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Thermohaline circulation

The Thermohaline Circulation (also called Great Ocean Conveyor Belt) is a large-scale density-driven circulation in the ocean, caused by differences in temperature (thermo) and salinity (haline), but despite what its name suggests, it is also driven by mechanical forces such as winds and tides. A more accurate scientific term would be the Meridional Overturning Circulation (MOC). In the North Atlantic the thermohaline circulation or MOC consists of warm surface water flowing northward and cold deep water flowing southward, resulting in a net poleward transport of heat, thereby moderating the tropics and warming the high latitudes of Europe. The surface water sinks in highly restricted sinking regions located in high latitudes.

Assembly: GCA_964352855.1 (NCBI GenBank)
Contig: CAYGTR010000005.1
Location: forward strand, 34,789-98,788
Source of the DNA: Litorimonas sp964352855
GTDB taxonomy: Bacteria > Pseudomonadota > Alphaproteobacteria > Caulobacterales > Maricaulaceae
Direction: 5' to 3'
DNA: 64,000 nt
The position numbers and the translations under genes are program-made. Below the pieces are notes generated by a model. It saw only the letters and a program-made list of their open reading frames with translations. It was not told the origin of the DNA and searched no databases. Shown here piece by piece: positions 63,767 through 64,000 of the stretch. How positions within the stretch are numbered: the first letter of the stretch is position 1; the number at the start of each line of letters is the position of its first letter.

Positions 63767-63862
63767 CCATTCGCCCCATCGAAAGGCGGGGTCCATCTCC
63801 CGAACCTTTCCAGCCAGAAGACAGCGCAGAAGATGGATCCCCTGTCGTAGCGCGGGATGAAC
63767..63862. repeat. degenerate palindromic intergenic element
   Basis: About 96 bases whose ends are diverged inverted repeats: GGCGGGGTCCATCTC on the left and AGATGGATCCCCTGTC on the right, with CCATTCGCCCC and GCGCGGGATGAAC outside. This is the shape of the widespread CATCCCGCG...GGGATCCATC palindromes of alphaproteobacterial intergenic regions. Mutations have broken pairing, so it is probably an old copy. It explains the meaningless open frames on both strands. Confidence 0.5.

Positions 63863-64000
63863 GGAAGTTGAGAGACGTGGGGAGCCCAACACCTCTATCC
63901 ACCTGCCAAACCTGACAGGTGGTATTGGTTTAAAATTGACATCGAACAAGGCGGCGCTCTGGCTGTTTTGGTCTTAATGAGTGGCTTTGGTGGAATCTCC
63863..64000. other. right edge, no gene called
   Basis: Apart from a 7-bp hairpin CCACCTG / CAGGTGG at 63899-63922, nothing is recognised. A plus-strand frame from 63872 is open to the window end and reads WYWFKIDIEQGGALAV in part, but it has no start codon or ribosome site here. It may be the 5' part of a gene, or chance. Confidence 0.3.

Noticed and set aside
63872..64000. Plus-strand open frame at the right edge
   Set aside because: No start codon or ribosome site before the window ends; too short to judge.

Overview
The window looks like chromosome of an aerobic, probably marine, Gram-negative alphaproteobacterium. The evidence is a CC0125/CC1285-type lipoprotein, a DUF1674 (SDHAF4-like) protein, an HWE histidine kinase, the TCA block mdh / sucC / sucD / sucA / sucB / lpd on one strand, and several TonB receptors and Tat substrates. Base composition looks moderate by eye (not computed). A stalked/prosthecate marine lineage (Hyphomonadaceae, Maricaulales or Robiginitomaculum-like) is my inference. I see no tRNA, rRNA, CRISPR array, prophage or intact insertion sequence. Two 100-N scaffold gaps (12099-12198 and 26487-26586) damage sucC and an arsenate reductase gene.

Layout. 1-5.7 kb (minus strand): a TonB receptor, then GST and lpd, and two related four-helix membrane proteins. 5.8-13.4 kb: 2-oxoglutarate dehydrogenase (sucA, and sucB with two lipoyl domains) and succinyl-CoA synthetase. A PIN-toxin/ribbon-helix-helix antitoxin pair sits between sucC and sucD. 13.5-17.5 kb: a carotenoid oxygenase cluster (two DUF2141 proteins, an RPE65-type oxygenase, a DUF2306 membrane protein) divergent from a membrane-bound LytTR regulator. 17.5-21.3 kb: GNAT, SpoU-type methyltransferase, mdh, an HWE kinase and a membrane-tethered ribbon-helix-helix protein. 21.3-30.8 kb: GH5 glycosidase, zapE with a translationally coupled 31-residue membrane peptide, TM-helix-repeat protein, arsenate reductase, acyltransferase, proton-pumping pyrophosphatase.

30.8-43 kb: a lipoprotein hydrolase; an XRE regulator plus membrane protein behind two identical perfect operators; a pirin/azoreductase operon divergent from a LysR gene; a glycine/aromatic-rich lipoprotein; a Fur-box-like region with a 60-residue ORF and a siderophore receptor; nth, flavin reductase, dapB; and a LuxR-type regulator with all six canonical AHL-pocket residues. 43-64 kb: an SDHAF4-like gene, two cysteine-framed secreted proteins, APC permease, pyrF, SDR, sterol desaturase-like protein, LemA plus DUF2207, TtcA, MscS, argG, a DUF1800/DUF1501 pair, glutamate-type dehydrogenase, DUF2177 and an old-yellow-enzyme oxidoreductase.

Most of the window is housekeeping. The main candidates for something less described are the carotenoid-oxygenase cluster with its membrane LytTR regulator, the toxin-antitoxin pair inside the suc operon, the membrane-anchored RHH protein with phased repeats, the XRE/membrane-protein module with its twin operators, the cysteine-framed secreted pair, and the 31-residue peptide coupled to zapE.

According to IPCC (Climate Change 2007: Working Group I: Physical Science basis), it is very likely that the Atlantic Ocean MOC will slow down during the 21st century. However it is very unlikely that the MOC will undergo a large abrupt transition during the 21st century. At this stage, it is too early to assess the likelihood of an abrupt change of the MOC beyond the end of the 21st century but the possibility cannot be excluded.

simpified illustration of the Great Ocean Conveyor Belt

Simpified illustration of the Great Ocean Conveyor Belt
(Source: Climate change 2001 - Synthesis report,
Intergovernmental Panel on Climate Change)